The point is worth dwelling on, even as it sounds like something very minor. Hurley puts it very succinctly: “The effective, valid baptism, whenever and by whomsoever administered, is to incorporate the recipient into the church, not into the Presbyterian or Methodist or Anglican Church, but into the church of the creed, into the one true church.”37
In brief, Christians have so very much in common. In this regard, Hurley cites the church historian and Newman biographer Meriol Trevor, a convert from agnosticism to Catholicism: “As an ex-agnostic, I must express my permanent surprise that people who have been Christians all their lives can get so excited over their differences, which are so very small (yes, small) beside the enormous difference between believing in Christ and not believing in him.”38 In practical terms, this demands of Christians an avoidance and renunciation of proselytism.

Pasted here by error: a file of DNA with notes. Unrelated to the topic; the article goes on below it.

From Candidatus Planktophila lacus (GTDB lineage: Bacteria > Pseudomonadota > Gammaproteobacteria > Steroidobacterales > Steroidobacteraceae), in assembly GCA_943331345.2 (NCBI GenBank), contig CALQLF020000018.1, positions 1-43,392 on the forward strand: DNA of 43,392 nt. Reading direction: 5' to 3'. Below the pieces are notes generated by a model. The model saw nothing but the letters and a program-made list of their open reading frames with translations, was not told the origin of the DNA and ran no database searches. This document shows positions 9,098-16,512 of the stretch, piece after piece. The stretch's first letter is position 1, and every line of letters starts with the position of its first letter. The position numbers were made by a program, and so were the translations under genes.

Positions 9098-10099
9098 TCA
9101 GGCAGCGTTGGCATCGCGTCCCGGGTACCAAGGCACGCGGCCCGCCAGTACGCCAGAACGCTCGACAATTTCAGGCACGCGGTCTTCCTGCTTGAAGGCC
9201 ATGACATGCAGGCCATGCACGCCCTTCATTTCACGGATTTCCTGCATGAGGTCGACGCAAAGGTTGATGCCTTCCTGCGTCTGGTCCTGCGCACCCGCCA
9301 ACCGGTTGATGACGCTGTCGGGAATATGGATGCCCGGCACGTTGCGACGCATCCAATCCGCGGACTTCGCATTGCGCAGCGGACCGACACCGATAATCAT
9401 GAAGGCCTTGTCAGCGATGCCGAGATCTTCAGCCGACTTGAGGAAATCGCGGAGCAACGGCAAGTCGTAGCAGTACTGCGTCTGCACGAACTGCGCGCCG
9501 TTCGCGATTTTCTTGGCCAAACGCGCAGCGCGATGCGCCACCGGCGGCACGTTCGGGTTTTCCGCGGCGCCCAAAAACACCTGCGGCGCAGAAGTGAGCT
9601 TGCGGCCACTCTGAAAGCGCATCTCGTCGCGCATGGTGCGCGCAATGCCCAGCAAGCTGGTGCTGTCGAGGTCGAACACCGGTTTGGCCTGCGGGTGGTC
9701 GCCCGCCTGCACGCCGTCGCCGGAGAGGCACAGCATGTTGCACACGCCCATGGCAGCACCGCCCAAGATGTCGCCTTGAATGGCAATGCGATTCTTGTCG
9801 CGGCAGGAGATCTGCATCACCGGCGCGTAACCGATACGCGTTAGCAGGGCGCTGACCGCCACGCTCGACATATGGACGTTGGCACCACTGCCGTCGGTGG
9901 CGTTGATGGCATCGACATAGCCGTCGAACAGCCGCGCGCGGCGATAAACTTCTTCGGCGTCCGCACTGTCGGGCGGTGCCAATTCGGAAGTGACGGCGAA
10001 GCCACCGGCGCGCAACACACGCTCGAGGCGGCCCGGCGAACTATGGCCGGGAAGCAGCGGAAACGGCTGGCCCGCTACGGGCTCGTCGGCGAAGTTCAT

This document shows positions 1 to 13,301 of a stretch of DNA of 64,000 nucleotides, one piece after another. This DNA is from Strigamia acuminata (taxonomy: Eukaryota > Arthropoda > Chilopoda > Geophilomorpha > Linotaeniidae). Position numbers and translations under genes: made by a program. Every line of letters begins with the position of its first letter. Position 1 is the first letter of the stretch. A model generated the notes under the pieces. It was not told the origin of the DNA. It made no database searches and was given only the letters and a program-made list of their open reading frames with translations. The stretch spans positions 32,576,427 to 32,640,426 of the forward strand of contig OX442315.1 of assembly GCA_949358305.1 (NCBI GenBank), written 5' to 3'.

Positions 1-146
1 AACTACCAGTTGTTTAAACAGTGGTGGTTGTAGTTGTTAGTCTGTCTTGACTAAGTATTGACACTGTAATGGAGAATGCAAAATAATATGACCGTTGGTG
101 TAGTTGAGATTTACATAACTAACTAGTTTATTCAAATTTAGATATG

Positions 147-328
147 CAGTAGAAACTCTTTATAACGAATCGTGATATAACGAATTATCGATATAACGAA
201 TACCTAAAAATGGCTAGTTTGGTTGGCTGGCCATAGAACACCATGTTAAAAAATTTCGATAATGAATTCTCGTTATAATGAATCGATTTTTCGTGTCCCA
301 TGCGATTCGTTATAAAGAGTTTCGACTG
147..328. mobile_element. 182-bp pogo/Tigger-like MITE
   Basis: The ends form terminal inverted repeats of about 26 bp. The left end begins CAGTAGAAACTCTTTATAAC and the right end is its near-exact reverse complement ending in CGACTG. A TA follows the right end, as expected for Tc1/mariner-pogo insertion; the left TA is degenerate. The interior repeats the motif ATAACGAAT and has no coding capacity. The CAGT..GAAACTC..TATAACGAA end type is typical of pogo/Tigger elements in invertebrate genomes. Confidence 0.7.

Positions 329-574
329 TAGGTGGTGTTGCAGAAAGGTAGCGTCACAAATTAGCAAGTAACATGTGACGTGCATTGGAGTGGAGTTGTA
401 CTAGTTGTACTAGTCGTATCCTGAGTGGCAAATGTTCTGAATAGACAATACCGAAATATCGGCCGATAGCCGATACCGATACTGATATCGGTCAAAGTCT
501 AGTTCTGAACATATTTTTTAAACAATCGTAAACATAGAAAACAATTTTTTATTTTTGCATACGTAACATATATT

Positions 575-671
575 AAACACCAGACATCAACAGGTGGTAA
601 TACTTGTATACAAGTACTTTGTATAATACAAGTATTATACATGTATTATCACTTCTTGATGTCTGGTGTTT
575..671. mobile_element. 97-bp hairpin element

That principle may be found in Vatican II’s Declaration on Religious Freedom, paragraph 4: “In spreading religious faith and in introducing religious practices, everyone ought at all times to refrain from any manner of action which might seem to carry a hint of coercion or of a kind of persuasion that would be dishonorable or unworthy, especially when dealing with poor or uneducated people. Such a manner of action would have to be considered an abuse of one’s own right and a violation of the rights of others.”